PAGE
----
Santa Claus: Promoting the Santa Claus Myth
At the turn of the twentieth century, the Santa Claus myth had become so well established that retailers, advertisers, and charities began to use it to promote their interests (see also Commercialism). Hired Santas began to appear on street corners and in department stores. In 1937 the first training school for professional Santas was established in Albion, New York. Its classes taught potential Santas how to act and dress the role and coached them in Santa mythology. By the mid-1950s New York City alone could boast of at least three such Santa schools.
In the first half of the twentieth century, however, some people worried whether the sudden proliferation of street-corner Santas would cause children to question the Santa Claus myth. In 1914 a group of concerned citizens in New York City formed the Santa Claus Association, a group whose self-appointed mission was to safeguard children’s belief in Santa Claus. At Christmas time they busied themselves with collecting children’s letters to Santa Claus from the post office and responding to the requests they contained. In 1929 post office officials themselves took over the task of responding to these letters. Other groups did their part to limit the overbooking of Santas. In 1937 the Salvation Army stopped hiring Santas to promote their cause. In 1948 the Boston city council recommended that the city host only one Santa per season to be headquartered on Boston Common.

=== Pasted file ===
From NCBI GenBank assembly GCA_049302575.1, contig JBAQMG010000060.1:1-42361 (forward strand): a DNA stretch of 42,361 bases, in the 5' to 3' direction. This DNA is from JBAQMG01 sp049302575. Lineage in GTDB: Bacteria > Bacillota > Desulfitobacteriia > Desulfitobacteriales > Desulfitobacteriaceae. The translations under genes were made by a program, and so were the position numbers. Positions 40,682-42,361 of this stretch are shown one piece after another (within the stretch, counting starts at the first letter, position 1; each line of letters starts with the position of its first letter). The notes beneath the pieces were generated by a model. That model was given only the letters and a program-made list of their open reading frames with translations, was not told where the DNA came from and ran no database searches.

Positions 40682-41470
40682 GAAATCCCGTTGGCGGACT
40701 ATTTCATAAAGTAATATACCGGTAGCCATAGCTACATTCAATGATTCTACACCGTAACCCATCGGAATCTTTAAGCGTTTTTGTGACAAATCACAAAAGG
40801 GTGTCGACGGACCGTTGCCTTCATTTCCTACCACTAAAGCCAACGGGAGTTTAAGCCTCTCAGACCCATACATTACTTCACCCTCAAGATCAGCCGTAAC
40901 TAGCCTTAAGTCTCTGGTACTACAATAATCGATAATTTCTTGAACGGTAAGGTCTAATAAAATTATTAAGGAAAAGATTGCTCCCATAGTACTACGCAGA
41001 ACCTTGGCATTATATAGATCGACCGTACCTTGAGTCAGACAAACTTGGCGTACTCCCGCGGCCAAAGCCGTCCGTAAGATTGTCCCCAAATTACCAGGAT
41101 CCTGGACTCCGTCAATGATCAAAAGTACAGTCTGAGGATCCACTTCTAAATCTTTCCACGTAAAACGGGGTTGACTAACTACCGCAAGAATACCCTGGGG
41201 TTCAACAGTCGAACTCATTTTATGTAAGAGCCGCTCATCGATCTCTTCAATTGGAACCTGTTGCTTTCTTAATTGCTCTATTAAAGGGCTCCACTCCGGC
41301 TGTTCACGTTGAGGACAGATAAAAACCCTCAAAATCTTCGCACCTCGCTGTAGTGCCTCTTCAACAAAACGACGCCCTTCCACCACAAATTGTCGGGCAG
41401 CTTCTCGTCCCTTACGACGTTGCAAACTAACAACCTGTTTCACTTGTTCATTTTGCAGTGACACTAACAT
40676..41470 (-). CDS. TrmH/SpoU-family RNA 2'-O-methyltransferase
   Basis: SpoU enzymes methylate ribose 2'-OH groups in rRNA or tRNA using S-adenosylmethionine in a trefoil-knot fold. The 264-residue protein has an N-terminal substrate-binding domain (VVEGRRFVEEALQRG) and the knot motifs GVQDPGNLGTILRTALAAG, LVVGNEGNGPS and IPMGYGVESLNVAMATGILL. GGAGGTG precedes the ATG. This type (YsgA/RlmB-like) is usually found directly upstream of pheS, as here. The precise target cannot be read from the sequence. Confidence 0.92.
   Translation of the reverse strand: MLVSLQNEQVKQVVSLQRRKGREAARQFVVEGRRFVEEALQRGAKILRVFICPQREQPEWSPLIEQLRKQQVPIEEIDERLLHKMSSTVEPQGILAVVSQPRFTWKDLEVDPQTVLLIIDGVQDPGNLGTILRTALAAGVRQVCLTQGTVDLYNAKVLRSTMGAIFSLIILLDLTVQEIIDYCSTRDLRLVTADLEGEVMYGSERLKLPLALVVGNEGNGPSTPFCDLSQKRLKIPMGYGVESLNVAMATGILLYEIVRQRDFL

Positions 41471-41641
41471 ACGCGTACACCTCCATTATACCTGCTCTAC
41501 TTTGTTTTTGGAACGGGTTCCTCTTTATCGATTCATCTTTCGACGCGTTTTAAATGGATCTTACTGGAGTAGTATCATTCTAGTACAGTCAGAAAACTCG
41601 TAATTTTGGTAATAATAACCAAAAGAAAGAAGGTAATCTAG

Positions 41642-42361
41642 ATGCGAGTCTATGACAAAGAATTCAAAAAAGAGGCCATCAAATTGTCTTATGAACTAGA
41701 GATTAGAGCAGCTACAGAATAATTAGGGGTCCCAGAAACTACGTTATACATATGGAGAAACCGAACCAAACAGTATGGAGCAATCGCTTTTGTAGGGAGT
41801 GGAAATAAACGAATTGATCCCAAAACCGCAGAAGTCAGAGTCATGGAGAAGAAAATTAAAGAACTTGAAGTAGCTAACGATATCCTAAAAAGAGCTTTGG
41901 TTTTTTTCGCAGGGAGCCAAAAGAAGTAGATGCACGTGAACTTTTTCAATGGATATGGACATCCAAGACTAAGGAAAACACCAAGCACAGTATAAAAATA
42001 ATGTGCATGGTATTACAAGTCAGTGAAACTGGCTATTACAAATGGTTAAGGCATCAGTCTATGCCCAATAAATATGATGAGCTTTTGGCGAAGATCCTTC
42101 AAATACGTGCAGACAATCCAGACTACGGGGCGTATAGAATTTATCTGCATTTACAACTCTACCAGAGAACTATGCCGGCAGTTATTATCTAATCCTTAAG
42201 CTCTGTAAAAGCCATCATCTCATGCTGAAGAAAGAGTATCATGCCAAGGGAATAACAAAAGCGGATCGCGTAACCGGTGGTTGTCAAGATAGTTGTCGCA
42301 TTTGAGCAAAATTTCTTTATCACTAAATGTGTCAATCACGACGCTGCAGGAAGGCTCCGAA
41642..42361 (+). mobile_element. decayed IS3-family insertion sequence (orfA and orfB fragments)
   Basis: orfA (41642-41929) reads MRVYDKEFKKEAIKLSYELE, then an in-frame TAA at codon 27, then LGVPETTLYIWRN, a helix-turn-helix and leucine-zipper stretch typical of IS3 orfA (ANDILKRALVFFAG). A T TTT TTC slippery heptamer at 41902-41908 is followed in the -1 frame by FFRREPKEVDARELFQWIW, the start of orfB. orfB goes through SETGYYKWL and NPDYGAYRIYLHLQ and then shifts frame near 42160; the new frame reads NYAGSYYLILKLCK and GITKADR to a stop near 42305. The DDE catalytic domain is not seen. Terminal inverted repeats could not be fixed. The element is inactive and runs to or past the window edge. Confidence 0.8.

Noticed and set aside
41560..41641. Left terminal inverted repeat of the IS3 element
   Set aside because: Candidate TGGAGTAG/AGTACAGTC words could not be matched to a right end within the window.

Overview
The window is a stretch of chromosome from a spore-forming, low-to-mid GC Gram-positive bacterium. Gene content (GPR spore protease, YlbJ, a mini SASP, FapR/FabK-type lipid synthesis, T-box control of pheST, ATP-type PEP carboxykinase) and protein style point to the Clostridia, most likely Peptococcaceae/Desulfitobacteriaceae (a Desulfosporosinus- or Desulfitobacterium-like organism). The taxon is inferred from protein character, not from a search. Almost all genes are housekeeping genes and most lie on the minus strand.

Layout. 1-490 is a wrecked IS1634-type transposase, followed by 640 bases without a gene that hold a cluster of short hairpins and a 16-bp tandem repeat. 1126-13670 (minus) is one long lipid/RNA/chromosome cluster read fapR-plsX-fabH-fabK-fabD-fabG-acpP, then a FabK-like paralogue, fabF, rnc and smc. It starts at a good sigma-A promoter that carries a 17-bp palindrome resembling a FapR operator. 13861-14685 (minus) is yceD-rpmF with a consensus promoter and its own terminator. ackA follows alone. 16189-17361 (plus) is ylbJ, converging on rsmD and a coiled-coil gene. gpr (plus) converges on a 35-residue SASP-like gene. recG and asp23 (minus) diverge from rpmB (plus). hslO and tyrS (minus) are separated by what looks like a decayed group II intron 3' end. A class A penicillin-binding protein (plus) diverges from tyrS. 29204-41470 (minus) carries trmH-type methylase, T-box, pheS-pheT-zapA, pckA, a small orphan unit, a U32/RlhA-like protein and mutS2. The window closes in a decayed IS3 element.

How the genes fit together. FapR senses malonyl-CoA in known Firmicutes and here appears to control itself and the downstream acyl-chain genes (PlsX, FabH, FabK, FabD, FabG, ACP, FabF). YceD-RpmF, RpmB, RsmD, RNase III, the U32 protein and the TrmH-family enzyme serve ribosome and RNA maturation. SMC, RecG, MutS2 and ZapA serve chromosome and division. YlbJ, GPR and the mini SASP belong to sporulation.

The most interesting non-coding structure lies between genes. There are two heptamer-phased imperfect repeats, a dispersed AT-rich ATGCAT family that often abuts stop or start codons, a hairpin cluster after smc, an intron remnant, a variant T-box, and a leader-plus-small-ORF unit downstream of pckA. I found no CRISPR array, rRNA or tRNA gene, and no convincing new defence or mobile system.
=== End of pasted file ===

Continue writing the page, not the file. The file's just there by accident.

While some worked to protect children’s belief in Santa Claus, others wondered whether children should be taught the myth at all. Religious parents expressed concern that children would confuse Santa Claus with Jesus. Their concern echoed that of German Protestant reformers from centuries past who eventually succeeded in replacing St. Nicholas as the holiday season gift bringer with Christkindel.